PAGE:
What’s That Building? The Stock Yards Bank

A view of the Stockyards Bank from above
Manuel Martinez / WBEZ
A view of the Stockyards Bank from above
Manuel Martinez / WBEZ

What’s That Building? The Stock Yards Bank

The gigantic Stock Yards Bank & Trust building in Canaryville is one of the few visible remnants of the city’s once-booming meatpacking industry.

Built in 1924, the building is a tribute to Independence Hall in Philadelphia, where the Declaration of Independence and U.S. Constitution were adopted. But while Independence Hall is a thriving tourist site, the Stock Yards Bank building has been empty for more than 20 years.

WBEZ took a tour of the building with Chicago planning official Bob Wolf. Here’s a look inside:

The interiror of the Stockyard Bank building is filled with crushed terra cotta
The main floor of the Stockyard Bank building. Manuel Martinez / WBEZ
A delapitdated remnant of an elevator in the Stockyard Bank building
This now-defunct elevator used to take passengers from the bank’s vault to the top floor. Manuel Martinez / WBEZ
The main floor of the Stockyard bank building
Another view of the first floor. Manuel Martinez / WBEZ

The colonial-style building (and neighboring Stock Yards Inn) formed a handsome architectural entrance to the vast, dirty yards. These buildings —— along with the yards’ muscular limestone gates — helped portray the old stockyards as more than the bloody pens and killing floors Upton Sinclair wrote about in his 1906 book The Jungle. In reality, the yards were a huge commercial center that generated wealth across the country.

The bank moved out in 1965, the stockyards closed in 1971 and today the empty main floor is lined with piles of terra cotta fragments that were removed from the façade.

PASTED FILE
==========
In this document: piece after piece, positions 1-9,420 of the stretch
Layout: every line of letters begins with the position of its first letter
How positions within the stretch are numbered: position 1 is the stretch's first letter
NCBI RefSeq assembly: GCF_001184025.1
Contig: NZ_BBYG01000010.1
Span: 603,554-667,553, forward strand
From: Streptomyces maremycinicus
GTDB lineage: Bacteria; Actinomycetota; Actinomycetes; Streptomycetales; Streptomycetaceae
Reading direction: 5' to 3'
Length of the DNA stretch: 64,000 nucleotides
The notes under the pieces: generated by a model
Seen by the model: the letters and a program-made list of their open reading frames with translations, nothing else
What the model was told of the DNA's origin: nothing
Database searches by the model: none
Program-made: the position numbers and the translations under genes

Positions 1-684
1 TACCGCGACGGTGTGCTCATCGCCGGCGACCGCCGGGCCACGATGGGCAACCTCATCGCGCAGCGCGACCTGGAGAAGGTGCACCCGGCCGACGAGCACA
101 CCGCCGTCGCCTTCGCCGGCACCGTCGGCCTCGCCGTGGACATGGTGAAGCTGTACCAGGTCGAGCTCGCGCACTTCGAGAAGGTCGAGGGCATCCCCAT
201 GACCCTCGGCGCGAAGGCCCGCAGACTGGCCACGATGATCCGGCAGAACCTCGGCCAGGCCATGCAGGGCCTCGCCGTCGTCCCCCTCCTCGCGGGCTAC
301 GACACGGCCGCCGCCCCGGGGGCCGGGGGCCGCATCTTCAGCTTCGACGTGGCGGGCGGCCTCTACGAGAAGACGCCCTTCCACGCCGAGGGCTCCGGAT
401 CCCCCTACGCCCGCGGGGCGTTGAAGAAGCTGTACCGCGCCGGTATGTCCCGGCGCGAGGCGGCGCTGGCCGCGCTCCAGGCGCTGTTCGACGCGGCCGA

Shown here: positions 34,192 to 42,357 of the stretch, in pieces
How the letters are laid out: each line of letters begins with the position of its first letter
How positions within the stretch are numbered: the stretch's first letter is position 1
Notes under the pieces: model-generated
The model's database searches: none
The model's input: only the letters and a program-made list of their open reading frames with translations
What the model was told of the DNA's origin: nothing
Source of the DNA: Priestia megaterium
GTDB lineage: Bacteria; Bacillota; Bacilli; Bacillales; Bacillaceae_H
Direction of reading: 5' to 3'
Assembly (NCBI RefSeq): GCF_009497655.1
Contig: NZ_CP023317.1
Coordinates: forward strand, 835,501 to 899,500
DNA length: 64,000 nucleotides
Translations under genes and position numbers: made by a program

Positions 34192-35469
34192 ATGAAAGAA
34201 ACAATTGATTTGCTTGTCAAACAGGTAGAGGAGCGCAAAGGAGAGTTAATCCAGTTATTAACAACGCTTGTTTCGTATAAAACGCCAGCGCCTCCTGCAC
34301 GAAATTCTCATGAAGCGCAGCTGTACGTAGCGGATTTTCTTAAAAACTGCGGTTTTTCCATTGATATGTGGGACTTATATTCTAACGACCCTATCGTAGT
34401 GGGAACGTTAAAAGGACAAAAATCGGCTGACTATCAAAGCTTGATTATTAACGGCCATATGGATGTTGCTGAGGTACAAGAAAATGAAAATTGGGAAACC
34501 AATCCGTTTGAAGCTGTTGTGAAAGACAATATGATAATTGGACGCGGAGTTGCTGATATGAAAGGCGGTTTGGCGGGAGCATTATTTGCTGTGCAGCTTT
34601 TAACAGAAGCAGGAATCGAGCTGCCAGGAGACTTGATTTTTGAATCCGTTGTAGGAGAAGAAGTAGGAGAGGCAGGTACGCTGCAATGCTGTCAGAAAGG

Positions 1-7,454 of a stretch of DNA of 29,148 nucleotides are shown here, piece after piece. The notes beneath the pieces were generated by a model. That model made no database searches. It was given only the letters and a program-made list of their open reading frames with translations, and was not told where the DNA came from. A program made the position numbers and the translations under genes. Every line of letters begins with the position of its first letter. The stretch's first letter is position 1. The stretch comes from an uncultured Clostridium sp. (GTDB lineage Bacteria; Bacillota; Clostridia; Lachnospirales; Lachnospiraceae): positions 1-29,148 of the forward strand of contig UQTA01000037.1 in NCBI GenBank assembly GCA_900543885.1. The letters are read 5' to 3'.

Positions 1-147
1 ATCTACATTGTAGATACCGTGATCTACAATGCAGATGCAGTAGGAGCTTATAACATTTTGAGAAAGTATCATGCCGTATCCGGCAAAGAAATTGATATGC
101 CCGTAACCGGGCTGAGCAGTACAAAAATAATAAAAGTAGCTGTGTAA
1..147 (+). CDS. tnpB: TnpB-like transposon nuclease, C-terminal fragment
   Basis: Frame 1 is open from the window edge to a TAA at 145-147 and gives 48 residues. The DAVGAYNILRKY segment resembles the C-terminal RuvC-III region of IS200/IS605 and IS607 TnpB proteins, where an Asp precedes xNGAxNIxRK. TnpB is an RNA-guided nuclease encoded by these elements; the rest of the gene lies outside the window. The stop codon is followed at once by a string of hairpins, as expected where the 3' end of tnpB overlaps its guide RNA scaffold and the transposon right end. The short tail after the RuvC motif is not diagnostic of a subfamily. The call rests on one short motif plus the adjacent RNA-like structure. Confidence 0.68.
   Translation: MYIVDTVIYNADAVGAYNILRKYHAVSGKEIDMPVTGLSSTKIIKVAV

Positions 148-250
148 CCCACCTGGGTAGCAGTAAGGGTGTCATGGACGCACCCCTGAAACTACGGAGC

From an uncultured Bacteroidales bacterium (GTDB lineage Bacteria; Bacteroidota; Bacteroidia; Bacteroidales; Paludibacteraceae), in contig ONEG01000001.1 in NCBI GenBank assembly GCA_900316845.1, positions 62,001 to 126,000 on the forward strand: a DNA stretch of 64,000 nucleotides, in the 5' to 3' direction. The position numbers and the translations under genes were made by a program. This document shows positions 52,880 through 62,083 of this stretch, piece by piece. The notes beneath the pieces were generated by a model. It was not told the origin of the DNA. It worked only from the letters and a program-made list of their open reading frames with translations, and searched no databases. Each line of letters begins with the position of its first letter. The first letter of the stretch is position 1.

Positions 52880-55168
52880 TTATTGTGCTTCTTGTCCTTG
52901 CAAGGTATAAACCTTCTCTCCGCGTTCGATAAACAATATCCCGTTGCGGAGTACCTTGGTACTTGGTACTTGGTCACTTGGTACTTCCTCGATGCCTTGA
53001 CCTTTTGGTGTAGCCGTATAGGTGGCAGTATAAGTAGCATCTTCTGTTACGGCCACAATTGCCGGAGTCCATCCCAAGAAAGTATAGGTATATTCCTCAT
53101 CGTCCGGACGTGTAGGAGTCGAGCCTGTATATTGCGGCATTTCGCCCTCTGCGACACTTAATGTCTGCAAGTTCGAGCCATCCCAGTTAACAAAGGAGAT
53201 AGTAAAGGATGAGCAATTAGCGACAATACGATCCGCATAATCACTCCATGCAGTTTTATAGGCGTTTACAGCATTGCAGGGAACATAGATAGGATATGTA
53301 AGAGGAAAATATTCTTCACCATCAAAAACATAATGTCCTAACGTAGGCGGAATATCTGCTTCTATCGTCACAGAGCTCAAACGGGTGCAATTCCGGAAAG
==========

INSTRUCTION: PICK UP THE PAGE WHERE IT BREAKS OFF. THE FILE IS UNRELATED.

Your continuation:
Terra cotta fragments
Manuel Martinez / WBEZ

However, many of the ornate plaster door frames remain intact.

The words 'The Color Inn Co' are painted on the walls of the Stockyard Bank building.
Manuel Martinez / WBEZ

The eight-story-high bell tower still has the old machinery that ran the clocks on the four faces of the tower. The clock faces also remain, but are missing their hands.

The bell tower in the Stock Yards bank building
Manuel Martinez / WBEZ
Rusty machinery inside the clock tower machine room
The interior of the clock tower machine room. Manuel Martinez / WBEZ

However, at the very top, three bells can still be rung by hand.

Bells at the top of the bell tower in the Stockyard bank building. They are lit by flashlights and dusty.
Manuel Martinez / WBEZ

We didn’t get to see the bank vault in the basement because of standing water, but we’re told it’s still intact.

The city has been trying to sell the building for two decades, but the vast, open layout is a challenge. Some of the ideas that had been floated for the building include turning the former bank into a steakhouse, gym, new bank, green energy facility, museum and even an urban camping area.

Dennis Rodkin is a real estate reporter forCrain’s Chicago Business and Reset’s “What’s That Building?” contributor.